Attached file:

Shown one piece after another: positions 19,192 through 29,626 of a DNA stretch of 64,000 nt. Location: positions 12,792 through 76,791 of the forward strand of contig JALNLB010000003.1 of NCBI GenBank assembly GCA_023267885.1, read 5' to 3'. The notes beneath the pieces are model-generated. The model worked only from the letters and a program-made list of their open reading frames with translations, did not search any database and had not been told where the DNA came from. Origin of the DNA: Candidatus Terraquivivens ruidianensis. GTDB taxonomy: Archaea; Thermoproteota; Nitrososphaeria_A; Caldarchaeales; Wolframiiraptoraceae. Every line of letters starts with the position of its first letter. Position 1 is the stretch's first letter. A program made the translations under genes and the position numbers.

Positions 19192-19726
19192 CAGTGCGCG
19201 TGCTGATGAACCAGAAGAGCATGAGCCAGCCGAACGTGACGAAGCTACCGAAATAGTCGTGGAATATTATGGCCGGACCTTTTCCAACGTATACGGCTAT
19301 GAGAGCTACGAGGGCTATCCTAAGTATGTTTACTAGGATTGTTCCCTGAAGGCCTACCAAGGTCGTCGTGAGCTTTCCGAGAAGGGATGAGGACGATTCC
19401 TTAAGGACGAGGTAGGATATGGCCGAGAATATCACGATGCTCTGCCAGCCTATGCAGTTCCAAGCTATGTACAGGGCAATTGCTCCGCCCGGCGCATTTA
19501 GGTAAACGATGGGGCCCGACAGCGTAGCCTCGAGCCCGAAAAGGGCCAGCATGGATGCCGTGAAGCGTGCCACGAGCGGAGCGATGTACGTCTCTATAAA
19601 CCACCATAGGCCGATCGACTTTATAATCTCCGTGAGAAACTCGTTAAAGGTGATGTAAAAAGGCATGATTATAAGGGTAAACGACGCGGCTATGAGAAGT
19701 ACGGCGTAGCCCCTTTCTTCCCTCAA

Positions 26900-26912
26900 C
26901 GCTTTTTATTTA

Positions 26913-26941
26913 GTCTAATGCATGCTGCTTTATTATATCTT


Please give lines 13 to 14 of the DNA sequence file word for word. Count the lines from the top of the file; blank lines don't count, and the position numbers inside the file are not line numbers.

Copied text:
Positions 26913-26941
26913 GTCTAATGCATGCTGCTTTATTATATCTT